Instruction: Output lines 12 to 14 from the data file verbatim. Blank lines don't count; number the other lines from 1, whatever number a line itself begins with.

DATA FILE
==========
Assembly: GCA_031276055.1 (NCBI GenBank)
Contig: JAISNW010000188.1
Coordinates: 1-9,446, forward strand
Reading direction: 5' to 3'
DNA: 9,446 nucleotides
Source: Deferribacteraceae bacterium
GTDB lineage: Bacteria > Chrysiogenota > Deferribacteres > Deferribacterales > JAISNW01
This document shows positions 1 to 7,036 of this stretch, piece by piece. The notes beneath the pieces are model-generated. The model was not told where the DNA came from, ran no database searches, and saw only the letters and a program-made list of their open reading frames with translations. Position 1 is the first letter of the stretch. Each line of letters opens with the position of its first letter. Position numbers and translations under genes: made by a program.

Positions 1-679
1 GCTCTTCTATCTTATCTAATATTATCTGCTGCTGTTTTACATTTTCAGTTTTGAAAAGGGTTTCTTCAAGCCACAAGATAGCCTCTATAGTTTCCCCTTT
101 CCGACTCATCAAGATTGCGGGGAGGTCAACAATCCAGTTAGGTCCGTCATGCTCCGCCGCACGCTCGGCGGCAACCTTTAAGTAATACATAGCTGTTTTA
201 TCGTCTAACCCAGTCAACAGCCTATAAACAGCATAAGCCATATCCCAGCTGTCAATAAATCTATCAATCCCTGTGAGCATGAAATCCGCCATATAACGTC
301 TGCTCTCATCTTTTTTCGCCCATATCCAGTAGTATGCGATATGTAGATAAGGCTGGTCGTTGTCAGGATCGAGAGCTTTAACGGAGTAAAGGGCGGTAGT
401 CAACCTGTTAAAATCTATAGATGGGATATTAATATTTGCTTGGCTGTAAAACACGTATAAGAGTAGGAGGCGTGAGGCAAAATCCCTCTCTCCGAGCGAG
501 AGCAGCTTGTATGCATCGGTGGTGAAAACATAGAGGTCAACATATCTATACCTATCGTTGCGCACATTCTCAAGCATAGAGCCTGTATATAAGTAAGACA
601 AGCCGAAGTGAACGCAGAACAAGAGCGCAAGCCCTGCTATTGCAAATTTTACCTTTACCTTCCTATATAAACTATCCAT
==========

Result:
201 TCGTCTAACCCAGTCAACAGCCTATAAACAGCATAAGCCATATCCCAGCTGTCAATAAATCTATCAATCCCTGTGAGCATGAAATCCGCCATATAACGTC
301 TGCTCTCATCTTTTTTCGCCCATATCCAGTAGTATGCGATATGTAGATAAGGCTGGTCGTTGTCAGGATCGAGAGCTTTAACGGAGTAAAGGGCGGTAGT
401 CAACCTGTTAAAATCTATAGATGGGATATTAATATTTGCTTGGCTGTAAAACACGTATAAGAGTAGGAGGCGTGAGGCAAAATCCCTCTCTCCGAGCGAG